I was assisting Betty in her weaving class in 1992, and I was the first weaver that was asked to participate. I have been to every one since. From 1993 to 2000, Betty was in charge of organizing the yearly event. In 2000, I became the Resident Weaver and took it over organizing it. Things went on fairly smoothly till 2008 when I had health issues and inherited relatives I had to take care of. After the dust settled and things had calmed down in my life, I thought it was time to restart the tradition of WWW. So, on February 4, 2015 I sent a letter to the “powers that be” and got Weavers’ Work Week back on the schedule. Continue reading Weavers’ Work Week
Our current host, Donna Glee Williams, is a writer of fantasies for the teenager in all of us, as well as being a seminar leader, dream worker, and creative coach. She has recently published two novels and her work has been featured in anthologies, literary magazines, academic journals, spoken-word podcasts, and more. She even came to the rescue and taught a recent weekend writing class at the Folk School when the scheduled instructor cancelled at the last minute. The hosts at the Folk School keep the show running smoothly and they are fully involved in the daily life of the School for a four month period. Without further ado, let’s get to know Donna Glee!
CP:What first brought you to the Folk School?
DGW: From 1994 to 2015, I worked at the NC Center for the Advancement of Teaching and we created weeklong intensive seminars for public school teachers in all manner of subjects with the goal of helping them reconnect with their passion, pride, and love of teaching. In that time, I worked with many fabulous local craft artists. I wanted come learn about this resource that was so close and make connections with the people here who could be possible presenters for my teachers. That’s what got me to the Folk School for the first time.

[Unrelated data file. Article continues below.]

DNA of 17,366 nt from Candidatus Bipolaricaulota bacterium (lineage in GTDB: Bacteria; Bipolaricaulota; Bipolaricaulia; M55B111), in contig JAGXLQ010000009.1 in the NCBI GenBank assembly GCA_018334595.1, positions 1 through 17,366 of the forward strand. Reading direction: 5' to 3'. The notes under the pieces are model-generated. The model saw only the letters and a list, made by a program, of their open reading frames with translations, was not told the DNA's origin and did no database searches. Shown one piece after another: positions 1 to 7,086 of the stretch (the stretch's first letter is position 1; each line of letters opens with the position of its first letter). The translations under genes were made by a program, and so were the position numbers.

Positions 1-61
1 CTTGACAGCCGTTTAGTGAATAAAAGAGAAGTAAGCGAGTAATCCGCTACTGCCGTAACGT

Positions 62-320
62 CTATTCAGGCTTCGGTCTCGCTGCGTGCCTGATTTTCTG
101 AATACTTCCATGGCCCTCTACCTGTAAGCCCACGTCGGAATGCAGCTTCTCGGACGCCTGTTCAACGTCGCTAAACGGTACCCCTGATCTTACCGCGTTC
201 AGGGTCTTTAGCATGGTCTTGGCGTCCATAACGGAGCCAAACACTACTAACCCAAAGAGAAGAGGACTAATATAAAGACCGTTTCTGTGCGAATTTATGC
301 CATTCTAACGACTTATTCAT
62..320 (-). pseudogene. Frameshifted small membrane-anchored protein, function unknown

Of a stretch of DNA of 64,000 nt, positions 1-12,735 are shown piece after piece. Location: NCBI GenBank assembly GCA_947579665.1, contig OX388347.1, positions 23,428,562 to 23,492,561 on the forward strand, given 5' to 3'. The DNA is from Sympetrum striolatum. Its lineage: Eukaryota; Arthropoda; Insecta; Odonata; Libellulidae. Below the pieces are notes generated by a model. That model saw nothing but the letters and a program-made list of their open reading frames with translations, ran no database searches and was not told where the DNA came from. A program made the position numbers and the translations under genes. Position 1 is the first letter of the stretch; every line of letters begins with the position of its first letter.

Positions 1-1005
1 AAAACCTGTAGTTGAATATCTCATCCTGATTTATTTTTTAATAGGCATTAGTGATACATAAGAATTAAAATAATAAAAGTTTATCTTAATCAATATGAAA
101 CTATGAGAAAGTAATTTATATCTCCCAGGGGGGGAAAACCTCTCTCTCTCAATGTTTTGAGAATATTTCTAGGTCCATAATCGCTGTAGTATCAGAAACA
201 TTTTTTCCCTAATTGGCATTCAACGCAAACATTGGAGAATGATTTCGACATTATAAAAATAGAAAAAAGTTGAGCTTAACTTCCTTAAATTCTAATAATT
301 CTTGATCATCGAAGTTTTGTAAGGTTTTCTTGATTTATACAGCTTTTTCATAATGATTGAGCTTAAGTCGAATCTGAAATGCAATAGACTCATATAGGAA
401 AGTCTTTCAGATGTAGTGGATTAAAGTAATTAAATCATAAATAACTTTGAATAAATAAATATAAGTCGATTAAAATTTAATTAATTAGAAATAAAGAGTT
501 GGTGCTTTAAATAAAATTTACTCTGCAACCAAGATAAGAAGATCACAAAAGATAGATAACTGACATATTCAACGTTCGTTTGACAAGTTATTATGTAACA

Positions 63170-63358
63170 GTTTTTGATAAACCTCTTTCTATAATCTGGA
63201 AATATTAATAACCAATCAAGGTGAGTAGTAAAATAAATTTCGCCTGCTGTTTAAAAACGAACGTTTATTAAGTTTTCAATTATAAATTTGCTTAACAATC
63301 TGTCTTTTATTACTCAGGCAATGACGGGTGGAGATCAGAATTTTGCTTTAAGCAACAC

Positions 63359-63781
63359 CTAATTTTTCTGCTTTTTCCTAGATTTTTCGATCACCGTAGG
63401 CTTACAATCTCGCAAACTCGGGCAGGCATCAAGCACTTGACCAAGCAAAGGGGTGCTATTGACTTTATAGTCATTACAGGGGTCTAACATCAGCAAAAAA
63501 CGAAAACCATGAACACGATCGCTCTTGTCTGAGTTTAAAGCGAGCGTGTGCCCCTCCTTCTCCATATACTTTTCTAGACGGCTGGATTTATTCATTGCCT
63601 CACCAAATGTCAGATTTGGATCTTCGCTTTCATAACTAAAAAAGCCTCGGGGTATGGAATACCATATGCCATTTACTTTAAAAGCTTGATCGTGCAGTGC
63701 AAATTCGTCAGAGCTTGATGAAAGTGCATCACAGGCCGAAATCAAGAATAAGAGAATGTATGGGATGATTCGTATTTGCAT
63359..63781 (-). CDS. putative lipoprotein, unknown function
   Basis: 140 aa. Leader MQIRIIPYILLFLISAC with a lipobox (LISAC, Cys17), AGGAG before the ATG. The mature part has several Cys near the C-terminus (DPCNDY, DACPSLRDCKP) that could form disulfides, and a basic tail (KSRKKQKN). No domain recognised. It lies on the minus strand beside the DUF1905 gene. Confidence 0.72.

CP:What inspired you to apply for the Host position?
DGW: When I left my job to be a full-time writer, I knew I wanted to add craft adventures to my life. I wanted to continue to work with top craftspeople and have these experiences of the hand that by some mysterious alchemy wind up coming out as material in my books.
Living the life of the full-time writer, I knew I would not have the funds to make that happen, so the host position was an ideal program for me. I don’t know how what I learn here will come out in a book, but there is a strong likelihood that it will. Right now, I am working on a book that is the residue of an experience I had in 2008 when I was a Fulbright fellow and went to India to study certain small, desperately poor communities are declaring independence from pesticide use and raising cotton without chemicals. Fiber arts have often been a focus in my work. Continue reading Meet Host Donna Glee Williams
If you could make all your holiday gifts in one week wouldn’t you jump at the opportunity. Well this is your lucky day because John C Campbell Folk School is offering a class “Handwoven for the Holidays” on December 6-12, 2015 during their special weeklong event “Holidays in the Mountains“. This class is designed for all level students from Beginning to Advanced. It will feature working on 4 types of looms. Everyone will begin by creating simple ornaments and coin purses on cardboard looms. From there students will move on to creating small stuffed animals such as sheep, birds and mice on pin looms.
Then they will advance to weaving on an inkle loom. This is a great loom for making everything from belts to guitar straps to a variety of tree. The weeklong create-a-thon ends with weaving purses, trivets and small table runners on a four-harness floor loom. So as you can see we have your entire gift list covered in one week: stuffed toys for the youngsters, belts or woven key rings for the men on your list, purses or woven jewelry for the ladies and tree ornaments for all your friends and co-workers. I have had a great time designing the projects for this class and I know everyone with have fun getting into the holiday spirit.